The emotional healing properties of the arts is well documented.
The story of Norwegian painter and printmaker Edvard Munch is a prime example. Best known for his late 19th century painting The Scream, as an adult, Munch used the brush and canvas as a way to mitigate the psychological effects of a tumultuous childhood.
And it’s been reported that Earnest Hemingway’s famous novel “A Farewell to Arms” is a therapeutic byproduct of his being seriously injured during World War II.
The use of art, whether it be painting, writing, singing, acting or other related creative outlets, has found a place in mainstream mental health programs for veterans. This fact is welcomed news as the rates of mental health problems continue to rise for the men and women who have chosen to serve our nation. It is also important considering the limitations noted with more mainstream treatments like evidence-based psychotherapies and medication.
The Impact of Wars
Indeed, over a decade of dual wars in Iraq and Afghanistan has contributed to unprecedented rates of psychiatric illness in our bravest to include post traumatic stress disorder, depression, social anxiety and substance abuse.
A series of reports recently published in JAMA Psychiatry highlight the cruel reality that depression and episodes of anger and rage, respectively, are five and six times higher among service members compared to their civilian counterparts.
The most disturbing statistic is the rate of post traumatic stress disorder. This potentially disabling condition characterized by nightmares and disturbing thoughts is estimated to be 15 times higher in those who have donned the uniform. These statistics are troubling considering the rates of these disorders are not insignificant in the civilian population.
Historically, veterans with PTSD have been treated with an array of powerful psychiatric medications and intensive talk therapies. Depending on the medication or therapy employed, effectiveness varies as does the rate of treatment dropout.
Regarding the latter, studies have shown dropout rates as high as 50 percent for both types of treatment. One particular treatment that has been criticized for its dropout rate is prolonged exposure–an emotionally distressing treatment that forces the patient to relive the traumatic experience through imaginal and in vivo exposure.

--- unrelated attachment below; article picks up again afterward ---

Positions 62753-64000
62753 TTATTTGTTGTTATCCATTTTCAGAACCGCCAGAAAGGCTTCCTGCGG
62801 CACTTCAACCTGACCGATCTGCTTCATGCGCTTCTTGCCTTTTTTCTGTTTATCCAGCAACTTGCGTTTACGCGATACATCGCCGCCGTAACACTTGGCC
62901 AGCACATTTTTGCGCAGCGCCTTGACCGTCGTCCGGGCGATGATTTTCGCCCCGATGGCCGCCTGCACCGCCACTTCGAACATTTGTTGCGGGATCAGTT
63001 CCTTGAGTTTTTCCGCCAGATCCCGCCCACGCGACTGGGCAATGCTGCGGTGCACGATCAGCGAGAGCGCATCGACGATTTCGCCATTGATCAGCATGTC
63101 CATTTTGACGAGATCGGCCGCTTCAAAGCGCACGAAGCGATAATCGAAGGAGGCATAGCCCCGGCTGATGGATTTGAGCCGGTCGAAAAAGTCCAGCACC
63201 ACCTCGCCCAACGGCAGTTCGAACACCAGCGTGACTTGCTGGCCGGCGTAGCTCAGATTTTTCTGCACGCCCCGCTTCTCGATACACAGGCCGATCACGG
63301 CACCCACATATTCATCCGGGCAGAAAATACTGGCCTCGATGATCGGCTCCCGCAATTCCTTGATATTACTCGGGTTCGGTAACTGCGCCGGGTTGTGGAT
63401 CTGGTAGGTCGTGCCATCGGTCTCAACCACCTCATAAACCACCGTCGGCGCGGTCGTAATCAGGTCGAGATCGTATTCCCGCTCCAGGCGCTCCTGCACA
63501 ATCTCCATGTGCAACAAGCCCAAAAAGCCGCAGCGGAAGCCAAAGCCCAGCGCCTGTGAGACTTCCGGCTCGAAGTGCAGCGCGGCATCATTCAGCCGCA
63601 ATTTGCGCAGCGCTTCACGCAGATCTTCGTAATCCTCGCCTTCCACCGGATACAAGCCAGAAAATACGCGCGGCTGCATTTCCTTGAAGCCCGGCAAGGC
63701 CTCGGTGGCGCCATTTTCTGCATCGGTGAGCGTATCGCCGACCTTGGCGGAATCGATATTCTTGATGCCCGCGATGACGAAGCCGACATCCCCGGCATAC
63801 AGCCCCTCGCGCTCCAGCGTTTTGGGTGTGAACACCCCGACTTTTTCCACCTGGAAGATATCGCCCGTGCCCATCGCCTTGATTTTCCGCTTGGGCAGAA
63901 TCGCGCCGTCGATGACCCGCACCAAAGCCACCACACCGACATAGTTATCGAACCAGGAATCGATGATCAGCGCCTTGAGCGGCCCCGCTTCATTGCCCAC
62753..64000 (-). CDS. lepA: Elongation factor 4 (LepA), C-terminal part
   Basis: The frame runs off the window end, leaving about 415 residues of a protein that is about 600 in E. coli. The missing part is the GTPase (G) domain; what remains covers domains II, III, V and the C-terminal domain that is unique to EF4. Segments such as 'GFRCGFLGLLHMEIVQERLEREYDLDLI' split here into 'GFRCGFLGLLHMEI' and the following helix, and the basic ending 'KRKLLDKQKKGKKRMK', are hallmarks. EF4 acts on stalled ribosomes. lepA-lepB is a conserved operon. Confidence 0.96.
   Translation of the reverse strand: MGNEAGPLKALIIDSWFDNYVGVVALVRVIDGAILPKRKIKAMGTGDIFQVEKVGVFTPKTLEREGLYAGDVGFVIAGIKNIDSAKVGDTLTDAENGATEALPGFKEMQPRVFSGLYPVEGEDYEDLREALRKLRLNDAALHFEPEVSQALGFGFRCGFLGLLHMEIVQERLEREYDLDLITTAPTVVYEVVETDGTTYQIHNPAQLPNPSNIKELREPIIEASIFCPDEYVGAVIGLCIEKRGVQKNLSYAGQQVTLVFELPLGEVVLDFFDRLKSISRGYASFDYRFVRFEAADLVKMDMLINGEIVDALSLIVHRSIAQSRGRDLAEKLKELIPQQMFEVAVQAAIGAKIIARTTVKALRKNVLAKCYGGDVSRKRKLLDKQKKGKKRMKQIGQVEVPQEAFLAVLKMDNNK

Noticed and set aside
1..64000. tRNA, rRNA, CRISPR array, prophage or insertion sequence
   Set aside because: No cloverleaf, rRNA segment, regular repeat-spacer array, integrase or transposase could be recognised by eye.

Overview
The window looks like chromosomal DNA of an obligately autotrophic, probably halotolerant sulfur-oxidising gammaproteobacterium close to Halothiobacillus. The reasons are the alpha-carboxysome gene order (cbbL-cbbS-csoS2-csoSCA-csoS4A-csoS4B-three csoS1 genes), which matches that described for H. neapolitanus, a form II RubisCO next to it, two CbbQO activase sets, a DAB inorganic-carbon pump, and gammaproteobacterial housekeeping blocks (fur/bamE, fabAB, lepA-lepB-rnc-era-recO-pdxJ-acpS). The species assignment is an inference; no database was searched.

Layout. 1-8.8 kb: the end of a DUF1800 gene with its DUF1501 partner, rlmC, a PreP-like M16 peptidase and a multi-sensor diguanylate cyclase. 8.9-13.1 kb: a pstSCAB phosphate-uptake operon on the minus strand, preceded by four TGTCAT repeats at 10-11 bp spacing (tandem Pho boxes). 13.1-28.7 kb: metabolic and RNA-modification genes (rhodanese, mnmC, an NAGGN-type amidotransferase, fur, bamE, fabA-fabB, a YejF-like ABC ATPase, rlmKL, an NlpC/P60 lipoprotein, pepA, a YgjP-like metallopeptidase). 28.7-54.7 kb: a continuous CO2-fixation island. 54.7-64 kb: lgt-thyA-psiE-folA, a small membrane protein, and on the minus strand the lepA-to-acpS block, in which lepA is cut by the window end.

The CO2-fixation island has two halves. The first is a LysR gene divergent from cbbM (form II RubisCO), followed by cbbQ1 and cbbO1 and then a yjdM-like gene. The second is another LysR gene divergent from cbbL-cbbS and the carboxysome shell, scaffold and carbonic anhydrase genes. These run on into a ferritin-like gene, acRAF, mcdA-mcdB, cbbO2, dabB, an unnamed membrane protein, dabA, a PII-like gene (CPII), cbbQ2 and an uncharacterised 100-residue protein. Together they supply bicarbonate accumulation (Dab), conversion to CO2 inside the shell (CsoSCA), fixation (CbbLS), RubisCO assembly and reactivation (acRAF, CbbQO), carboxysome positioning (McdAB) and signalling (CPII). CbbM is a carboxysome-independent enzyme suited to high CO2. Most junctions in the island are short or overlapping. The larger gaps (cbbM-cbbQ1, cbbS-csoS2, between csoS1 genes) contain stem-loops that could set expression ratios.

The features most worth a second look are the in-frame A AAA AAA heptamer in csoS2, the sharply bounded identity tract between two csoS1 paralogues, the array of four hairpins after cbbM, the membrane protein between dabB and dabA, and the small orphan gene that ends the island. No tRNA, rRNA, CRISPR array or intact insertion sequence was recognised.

Often seen as better tolerated and believed by some as comparably effective, is the use of creative means for overcoming combat stress. The most notable is art therapy.
Relief by Art
Research, albeit limited, supports the notion that deliberately engaging in art provides relief from the distressing psychological and physical symptoms of PTSD. Painting, drawing, and sculpting promote positive feelings and assist the veteran with overcoming negative emotions like shame and guilt. This accomplishment is all done while participating in a non-threatening, fun and creative activity.
The power of art is exemplified by the experience of a recent veteran who completed a seven day combat stress recovery program with Boulder Crest Retreat (www.bouldercrestretreat.org), a privately funded wellness center in Bluemont, VA.
In addition to equine, recreational, and various forms of education and group therapy, art is used as a way to process trauma and its complex emotions at the center.
“The act of creativity has always allowed me to project my issues into the physical world where I can be OK with them, and sometimes even find beauty in them. Surprisingly, others are moved and find beauty in what comes from those dark places. The best part of this process is when the world falls away and there is nothing but my marks on a surface that I coax into a living image.”
The 19th century Danish author Hans Christian Anderson said:
“Where words fail, music speaks.”
You would be hard pressed to find someone who wouldn’t experience a reduction in stress hormones or increase in mood after singing along to a few of their favorite tunes.
Music therapy is by no means a new concept. What is relatively new, however, is the use of music and songwriting to help veterans heal from their psychological wounds.
The innovative organization SongwritingWithSoldiers (www.songwritingwithsoldiers.org) offers retreats where professional musicians are paired with service members to write songs. These relationships produce unique musical compositions and are based on the service member’s combat and life experiences.
As noted by the organization, through these collaborative ventures, soldiers are able “to tell their stories, rebuild trust, release pain, and forge new bonds.”
A testimonial from their website by a participant and volunteer makes this point.
“Many of my friends ask me, ‘How did you find such peace and healing when writing about some of the darkest days of your life?’ For me, it’s about bringing those dark days to the surface and acknowledging those emotions and memories.”
Relief from PTSD doesn’t have to come from a pill bottle or therapy room. Granted, for many veterans, medication and talk therapy play a crucial role in recovery from post traumatic stress and related psychiatric disorders. But, effective paths to growth and resilience can be found in the less intrusive and more comfortable, familiar, and creative areas of life.
*This article was adapted from a previous article written by Dr. Moore for his column “Kevlar for the Mind” and the website “Lifezette.”